2- Can you experiment in a low stakes way? Try saving a Word doc with just a few characters typed on it as a PDF to make sure you can do it and that the result is what you want. Then attach it in an email to yourself to make sure it works.
Use a single blank PowerPoint slide to insert screen captures, insert & move text boxes, and draw circles of different sizes and colors with fill and no fill. Get comfortable with all the features you'll need as an exercise unto itself.
3- Can you find the answer on your own? Yes! Once you've practiced in a low stakes way, you'll be comfortable enough to save your resume as a pdf, check the formatting, and attach to an email. Once you've played around with an empty PowerPoint slide to make sure you can use all the editing features you need, it will seem easy--and much less frustrating--to apply those skills to the "real thing."
Resilience: what to do?
1- Take the long view.
Think of other times in your life when the whole world seemed to ride on some big event or decision--the college admissions letters; choosing a major; landing your first job; moving far away from home, friends and family. In hindsight, those "big" decisions can seem like foregone conclusions--you can't imagine that there ever were other choices because the choice you made quickly starts to feel like the only choice you ever had.
Now apply this to your current situation--know that whatever action you take, it will quickly become your normal reality. Don't settle for any old job, don't lose sight of what it is you really want to spend your time doing day in and day out--because whatever you end up doing, it will just be your normal reality.
Keep the big goals in mind, then start doing the work little-by-little. Find the job ads that intrigue you, talk to anyone and everyone about what and who they know, update your resume and cover letter to match every single job you want to apply to, apply, get informational interviews, etc.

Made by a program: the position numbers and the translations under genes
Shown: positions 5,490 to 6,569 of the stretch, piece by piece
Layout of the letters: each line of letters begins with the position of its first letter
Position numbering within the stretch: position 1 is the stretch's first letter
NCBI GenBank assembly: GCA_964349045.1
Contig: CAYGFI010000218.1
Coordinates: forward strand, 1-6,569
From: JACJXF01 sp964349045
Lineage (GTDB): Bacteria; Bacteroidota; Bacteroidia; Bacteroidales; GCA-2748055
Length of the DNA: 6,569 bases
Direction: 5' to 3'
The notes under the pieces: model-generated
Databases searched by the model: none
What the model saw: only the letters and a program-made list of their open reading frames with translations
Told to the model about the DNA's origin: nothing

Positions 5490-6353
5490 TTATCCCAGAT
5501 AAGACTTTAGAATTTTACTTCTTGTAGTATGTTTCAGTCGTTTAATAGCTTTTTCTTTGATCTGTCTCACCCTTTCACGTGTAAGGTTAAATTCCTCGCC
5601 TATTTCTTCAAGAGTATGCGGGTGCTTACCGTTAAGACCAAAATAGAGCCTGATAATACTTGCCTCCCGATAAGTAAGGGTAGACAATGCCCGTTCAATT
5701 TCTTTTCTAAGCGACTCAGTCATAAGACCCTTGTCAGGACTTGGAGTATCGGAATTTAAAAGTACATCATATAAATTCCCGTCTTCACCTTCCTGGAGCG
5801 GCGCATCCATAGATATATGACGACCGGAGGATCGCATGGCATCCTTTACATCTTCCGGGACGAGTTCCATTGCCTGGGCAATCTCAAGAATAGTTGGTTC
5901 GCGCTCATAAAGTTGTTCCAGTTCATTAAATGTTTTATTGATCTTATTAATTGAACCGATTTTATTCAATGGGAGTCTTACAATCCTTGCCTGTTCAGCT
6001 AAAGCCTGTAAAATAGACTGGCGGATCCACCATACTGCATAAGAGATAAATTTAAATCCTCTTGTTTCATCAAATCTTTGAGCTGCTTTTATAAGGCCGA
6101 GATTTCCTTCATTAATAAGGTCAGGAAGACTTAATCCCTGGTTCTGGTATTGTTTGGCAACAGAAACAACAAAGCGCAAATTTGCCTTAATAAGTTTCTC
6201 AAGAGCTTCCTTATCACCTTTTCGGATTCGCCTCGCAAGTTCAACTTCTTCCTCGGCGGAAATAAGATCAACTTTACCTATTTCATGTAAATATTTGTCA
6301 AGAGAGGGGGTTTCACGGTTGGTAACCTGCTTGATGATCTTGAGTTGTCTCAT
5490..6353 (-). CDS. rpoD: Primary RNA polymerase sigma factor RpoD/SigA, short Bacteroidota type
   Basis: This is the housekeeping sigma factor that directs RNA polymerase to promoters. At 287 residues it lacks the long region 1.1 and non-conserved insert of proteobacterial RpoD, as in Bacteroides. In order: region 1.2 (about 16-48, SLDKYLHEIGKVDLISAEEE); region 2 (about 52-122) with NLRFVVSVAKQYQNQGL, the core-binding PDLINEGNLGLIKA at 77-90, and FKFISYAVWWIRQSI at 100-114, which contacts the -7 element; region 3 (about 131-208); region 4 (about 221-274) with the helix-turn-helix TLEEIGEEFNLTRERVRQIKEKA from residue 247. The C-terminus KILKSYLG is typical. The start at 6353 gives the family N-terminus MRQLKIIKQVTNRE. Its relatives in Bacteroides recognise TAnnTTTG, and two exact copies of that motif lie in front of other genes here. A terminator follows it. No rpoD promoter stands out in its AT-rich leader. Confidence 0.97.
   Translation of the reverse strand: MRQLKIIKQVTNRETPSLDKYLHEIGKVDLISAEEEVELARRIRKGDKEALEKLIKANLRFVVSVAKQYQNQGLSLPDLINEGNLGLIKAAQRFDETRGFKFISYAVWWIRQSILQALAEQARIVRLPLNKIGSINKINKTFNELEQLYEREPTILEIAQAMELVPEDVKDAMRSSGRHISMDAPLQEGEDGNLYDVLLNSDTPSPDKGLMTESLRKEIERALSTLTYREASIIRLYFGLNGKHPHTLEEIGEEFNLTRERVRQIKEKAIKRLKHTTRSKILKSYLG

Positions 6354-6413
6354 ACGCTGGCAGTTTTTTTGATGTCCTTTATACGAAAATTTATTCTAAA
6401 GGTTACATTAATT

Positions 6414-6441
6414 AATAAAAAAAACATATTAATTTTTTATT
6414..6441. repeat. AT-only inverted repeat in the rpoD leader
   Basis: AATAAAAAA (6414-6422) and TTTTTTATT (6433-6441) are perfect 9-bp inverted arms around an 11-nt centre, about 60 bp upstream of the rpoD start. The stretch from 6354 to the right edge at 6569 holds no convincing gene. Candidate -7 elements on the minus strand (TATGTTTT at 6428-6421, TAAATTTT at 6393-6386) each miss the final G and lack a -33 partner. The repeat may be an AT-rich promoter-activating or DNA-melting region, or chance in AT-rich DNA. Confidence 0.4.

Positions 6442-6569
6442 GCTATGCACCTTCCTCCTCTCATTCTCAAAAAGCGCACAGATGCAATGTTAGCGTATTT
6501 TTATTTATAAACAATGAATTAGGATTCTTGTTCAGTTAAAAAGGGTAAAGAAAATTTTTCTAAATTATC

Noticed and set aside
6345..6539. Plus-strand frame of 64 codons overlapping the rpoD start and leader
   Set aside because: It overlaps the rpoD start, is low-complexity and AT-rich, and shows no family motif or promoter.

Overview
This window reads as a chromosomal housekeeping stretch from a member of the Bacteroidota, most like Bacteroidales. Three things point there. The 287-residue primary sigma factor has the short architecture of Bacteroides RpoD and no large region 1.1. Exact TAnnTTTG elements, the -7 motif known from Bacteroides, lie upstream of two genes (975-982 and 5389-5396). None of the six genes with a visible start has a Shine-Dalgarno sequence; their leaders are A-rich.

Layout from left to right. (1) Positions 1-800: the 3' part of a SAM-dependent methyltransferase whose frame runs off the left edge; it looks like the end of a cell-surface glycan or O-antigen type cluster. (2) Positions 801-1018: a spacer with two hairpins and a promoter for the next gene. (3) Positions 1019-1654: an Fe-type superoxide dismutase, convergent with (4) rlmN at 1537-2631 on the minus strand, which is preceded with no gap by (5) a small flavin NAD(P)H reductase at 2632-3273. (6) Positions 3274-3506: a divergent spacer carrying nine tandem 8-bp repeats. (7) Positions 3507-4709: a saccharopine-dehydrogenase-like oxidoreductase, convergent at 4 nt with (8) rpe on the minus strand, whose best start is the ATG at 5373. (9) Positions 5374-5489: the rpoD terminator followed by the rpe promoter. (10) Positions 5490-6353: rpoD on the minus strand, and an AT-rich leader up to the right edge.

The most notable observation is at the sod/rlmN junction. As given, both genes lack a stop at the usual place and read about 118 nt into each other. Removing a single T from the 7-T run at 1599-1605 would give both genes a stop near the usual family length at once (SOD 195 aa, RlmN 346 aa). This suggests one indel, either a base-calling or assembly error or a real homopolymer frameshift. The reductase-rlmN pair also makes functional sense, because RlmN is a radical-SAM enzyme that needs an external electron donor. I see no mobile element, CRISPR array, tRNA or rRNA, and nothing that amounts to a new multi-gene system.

If you're the scholar with a "revise & resubmit" decision on your hands, print out the comments you have to address, start making the easy changes and cross those items off as you go. Make the necessary edits to your literature review: find any new readings, extract the pertinent bits, work them into your text, add them to your reference list. Then cross all that off your list! Put one foot in front of the other and little by little get the big tasks done.
2- Treat the tasks like a child learning to tie shoes or ride a bike.
How many failures and missteps lead to acquiring those basic skills? The failures and missteps are what eventually lead to the lifelong skills. You have to keep trying, keep failing, take a break, learn from mistakes, and return to the task.
Did you send out 100 generic resumes and never hear back from anyone? Well, it was a mistake. Learn from it: do your research, customize your letters, get networking and send out one well-composed, targeted letter at a time.
You didn't explain your key terms well in the manuscript you submitted? Use your phone app to record your voice as you explain out loud what you mean by the key words, transcribe it, fix it up and insert into your article. When you read it the next day, you'll think it's been improved. Then fix whatever the next thing is...